Isn’t this blaming the diagnosis instead of the misguided diagnoser?

Actor Michael Fassbender stars as Brandon, a sex addict, in Shame; Carey Mulligan portrays his sister. Fassbender has already won awards for his performance.

Sheila Marikar in her review for ABC : “If you’re still in doubt about whether or not sex addiction is real, see ‘Shame.’ There are few things as depressing as watching a man defile a series of prostitutes while his suicidal sister sobs into his answering machine.”

According to Newsweek, Steve McQueen, the director of Shame, is among those who doubted the validity of this addiction—until he researched it by attending meetings of Sex Addicts Anonymous. Much as anyone with an open mind might when exposed to others’ stories of anguish, he became a believer—and made his movie.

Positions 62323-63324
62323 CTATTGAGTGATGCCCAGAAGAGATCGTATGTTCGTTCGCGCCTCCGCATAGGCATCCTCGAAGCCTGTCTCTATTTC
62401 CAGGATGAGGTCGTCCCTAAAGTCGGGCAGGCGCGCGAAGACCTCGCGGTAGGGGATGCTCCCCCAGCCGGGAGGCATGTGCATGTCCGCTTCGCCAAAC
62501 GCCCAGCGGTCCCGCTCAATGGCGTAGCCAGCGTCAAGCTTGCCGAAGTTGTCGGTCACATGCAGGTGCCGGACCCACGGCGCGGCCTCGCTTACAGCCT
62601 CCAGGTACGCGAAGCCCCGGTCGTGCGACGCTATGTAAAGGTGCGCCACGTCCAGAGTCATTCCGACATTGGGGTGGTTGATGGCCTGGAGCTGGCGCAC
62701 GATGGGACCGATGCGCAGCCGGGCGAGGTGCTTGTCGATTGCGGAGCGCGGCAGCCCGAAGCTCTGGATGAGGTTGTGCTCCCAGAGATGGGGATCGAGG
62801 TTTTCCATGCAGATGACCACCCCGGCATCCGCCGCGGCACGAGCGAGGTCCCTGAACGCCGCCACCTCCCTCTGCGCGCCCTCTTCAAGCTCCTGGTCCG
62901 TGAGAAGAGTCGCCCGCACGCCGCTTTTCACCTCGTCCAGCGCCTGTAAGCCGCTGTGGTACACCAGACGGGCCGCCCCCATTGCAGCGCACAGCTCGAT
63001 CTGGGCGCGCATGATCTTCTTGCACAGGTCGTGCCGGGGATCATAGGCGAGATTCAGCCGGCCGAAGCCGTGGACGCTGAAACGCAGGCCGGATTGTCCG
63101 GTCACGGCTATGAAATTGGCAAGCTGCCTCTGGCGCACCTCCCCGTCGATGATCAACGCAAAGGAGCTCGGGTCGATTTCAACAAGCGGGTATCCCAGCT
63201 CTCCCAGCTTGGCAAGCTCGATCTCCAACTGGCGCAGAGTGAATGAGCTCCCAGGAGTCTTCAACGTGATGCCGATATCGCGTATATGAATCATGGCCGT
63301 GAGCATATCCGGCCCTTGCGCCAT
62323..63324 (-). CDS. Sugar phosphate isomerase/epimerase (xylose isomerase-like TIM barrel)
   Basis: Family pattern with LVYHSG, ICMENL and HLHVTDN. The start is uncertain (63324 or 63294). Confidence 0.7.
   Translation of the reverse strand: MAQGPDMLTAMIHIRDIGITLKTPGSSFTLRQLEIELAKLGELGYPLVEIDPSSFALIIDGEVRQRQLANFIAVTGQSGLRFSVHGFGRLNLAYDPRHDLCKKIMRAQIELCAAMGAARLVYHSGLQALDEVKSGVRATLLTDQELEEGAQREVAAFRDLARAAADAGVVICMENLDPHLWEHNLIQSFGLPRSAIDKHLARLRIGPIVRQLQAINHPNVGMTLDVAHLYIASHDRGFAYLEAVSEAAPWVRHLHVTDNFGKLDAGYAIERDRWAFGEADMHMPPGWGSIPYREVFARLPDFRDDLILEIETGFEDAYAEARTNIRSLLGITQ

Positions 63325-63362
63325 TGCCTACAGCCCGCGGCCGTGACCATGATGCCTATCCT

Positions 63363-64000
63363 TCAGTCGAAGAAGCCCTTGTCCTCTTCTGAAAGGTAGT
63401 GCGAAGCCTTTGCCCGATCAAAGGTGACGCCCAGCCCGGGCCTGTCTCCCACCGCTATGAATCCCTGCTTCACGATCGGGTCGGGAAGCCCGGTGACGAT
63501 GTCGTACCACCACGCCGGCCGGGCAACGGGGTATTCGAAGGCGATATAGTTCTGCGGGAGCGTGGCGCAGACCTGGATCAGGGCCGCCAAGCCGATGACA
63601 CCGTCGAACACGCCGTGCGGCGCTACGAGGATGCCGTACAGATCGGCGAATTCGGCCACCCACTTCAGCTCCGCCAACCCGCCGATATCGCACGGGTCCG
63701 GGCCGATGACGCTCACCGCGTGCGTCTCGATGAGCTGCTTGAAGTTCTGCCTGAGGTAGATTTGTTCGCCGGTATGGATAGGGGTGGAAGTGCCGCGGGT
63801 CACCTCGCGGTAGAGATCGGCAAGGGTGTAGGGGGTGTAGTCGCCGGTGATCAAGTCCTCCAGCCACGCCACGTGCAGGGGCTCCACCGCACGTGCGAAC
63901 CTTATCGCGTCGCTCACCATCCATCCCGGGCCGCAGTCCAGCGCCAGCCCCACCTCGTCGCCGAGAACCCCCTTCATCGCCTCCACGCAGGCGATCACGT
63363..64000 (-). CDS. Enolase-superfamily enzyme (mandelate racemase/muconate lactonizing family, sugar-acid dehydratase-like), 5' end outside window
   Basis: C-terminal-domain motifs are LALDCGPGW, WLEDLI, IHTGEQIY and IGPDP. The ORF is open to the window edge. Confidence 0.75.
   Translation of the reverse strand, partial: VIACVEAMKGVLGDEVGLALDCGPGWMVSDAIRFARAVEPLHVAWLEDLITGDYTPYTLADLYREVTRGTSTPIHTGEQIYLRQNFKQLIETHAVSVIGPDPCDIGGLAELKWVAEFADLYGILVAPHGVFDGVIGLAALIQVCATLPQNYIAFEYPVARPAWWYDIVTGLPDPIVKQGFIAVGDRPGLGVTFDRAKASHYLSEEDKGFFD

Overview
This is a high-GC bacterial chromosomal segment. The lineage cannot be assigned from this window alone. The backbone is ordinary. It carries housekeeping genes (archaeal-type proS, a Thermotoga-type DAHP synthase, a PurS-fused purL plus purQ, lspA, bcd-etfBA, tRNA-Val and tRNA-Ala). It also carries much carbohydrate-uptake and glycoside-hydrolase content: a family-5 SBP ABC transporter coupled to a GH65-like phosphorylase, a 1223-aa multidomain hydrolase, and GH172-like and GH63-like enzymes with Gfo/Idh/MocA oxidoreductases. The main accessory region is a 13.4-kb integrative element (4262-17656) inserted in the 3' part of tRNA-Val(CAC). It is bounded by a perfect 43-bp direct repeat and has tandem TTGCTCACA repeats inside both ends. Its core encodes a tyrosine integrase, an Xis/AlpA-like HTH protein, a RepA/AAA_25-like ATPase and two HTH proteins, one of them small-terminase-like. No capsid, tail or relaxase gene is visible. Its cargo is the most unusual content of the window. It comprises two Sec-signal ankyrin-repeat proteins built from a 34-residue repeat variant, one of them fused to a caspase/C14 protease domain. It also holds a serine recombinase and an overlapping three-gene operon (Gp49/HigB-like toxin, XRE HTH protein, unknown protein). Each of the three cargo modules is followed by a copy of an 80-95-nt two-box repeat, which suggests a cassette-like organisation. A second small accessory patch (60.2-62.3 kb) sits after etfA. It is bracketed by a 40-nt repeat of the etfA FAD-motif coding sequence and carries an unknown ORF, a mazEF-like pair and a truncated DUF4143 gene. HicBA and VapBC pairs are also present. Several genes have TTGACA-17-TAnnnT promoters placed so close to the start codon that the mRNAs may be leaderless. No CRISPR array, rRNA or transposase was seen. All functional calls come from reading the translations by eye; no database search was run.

As for dealing with the titular emotion of the movie, psychiatrist Garrett O’Connor has reportedly stated that addicts of all types carry at least some degree of malignant shame.

Shame, in turn, is also what often propels the addiction. This vicious cycle is what some would call the “shame spiral.”

Considering this, you may be sorely disappointed if you see Shame expecting sexual thrills, then. In fact, be prepared to experience the opposite, say reviewers.

Back to the issue of whether or not there’s such a thing as a sex addiction disorder, noted film critic Roger Ebert cuts to the chase on his website: “Whatever it is, Brandon suffers from it.”